Farmer stereotype used in advertising is an outdated throwback

Farmer stereotype used in advertising is an outdated throwback

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: The way many advertisers and media outlets picture farmers doesn't represent the whole picture and romanticises a bygone era.

: The way many advertisers and media outlets picture farmers doesn't represent the whole picture and romanticises a bygone era.

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An ad for rural product comes on - be it meat, cotton or milk - and there's old farmer with a pair of overalls, a beaten up hat, a piece of straw in their mouth, clutching a pitch fork, a kelpie chasing the sheep. Sound familiar?

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PICTURE the last time you saw a farmer in an advertisement.

Was it an older man weathered from a life on the land, with dirt stained jeans and a faded broad-brim hat, driving a tractor or squatting on the ground?

If that wasn't bang on the money, chances are it was pretty similar - and agricultural leaders are tired of the outdated stereotype misrepresenting the industry.

Nutrien managing director Rob Clayton said there was a certain image that gets trodden out around Australia when advertisers and media outlets.

"It's mostly a wrinkly old farmer with a pair of overalls, a beaten up hat, a piece of straw in their mouth, clutching a pitch fork, a kelpie chasing the sheep," Mr Clayton said.

"Usually a man, it's hardly ever a woman, and they're usually leaning against a ute. And it's a stereotype that actually drives me a little bit insane."

Mr Clayton said the stereotypical image ignored how much agriculture had evolved and integrated modern technology with modern jobs ranging from drone pilots and satellite specialists to variable-rate program engineers and data analysts.

"I think that is lost on some of our city cousins, and the challenge is to get the best people from the city looking at agriculture as a career," he said.

Agriculture may have been overwhelmingly dominated by rural residents in the past, the trend is changing thanks to the industry's rapid technological revolution.

Department head of Agricultural Science at the University of Adelaide, Jason Able, said his 2021 first-year cohort of about 100 students is a 55/45 per cent split between country and metro backgrounds.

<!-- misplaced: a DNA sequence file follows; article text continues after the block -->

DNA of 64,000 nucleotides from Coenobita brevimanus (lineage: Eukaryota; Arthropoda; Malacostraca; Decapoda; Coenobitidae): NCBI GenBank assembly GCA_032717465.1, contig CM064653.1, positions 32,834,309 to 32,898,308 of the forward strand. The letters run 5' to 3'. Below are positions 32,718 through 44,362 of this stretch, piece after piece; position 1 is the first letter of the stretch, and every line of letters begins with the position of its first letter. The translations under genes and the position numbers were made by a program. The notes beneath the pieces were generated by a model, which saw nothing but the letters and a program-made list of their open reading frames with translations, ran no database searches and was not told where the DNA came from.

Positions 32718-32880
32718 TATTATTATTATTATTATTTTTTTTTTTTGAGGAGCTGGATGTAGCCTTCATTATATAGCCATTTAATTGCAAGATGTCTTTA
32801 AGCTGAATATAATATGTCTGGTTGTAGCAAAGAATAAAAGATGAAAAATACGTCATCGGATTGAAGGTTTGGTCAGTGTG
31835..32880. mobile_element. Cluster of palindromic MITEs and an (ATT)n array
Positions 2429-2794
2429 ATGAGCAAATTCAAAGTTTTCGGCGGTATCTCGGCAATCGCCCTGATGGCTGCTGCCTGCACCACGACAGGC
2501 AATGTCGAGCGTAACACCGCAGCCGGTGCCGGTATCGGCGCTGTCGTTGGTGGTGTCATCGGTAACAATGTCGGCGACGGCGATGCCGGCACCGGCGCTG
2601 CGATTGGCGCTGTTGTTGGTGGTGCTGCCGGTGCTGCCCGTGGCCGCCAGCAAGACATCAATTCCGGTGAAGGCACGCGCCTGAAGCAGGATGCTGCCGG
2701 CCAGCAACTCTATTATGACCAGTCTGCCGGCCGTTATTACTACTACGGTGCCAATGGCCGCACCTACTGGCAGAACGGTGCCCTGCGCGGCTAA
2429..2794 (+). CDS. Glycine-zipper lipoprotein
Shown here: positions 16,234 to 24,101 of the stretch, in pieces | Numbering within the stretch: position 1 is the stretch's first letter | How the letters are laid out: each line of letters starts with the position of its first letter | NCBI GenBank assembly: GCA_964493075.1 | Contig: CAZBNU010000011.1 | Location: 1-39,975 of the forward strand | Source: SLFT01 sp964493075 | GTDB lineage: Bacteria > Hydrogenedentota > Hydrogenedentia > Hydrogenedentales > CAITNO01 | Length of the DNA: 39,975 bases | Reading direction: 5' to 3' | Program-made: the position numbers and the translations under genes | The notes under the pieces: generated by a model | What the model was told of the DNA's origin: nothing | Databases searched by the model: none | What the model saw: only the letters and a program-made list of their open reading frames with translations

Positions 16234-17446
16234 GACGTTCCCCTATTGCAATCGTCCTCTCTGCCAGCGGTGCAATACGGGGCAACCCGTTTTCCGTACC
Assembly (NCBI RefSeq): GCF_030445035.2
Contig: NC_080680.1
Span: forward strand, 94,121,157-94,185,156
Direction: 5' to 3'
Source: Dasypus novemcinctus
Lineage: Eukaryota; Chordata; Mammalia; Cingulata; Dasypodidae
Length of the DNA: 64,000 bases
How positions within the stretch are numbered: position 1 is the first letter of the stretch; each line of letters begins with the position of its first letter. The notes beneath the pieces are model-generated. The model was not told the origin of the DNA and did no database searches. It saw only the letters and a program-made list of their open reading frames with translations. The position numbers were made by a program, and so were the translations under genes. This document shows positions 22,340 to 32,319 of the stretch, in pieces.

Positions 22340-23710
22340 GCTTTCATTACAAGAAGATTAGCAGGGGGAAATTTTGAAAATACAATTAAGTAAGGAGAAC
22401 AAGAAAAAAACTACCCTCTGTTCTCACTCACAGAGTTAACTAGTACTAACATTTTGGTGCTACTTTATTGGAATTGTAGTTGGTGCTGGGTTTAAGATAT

"You go back 10 to 15 years, that would have been closer to 80/20, even more," Professor Able said.

"We're finding more metro kids are very keen to explore ag. We did a survey earlier this year and many signalled they are very interested in sustainability, and how to contribute to society through that down the track."

The gender balance is also changing. Prof Able said a few decades ago, the cohort was "very male dominated. These days, it's closer to a 60/40 split of males to females.

"There is that stereotype of the patriarchal farmer in an Akubra and RM Williams boots, kicking dust - it's outdated, let's be real and move on," he said.

"We need to get media outlets to update their stock images to something a bit more 2021."

National Farmers' Federation president Fiona Simson said the stereotypical image of a farmer was a romantic throwback that was hard to shake.

"It is frustratingly hard to shift that image," she said.

"It doesn't actually capture what agriculture is today. Advertising companies are trying to appeal to a certain part of the population's psychology, but it's not necessarily what we want.

"We don't want sympathy, we don't want it romanticised and viewed as only for older people."

Ms Simson called for advertisers to do away with the stereotype.

"The image of agriculture today is vibrant, it's inclusive and it's sexy," she said.

"I'd like to see them capture that with the current generation of farmers and the exciting things they are doing on their farms.

"That is going to be much more representative of the industry going forward and it's going to help us much more than the romantic image they continue to push."

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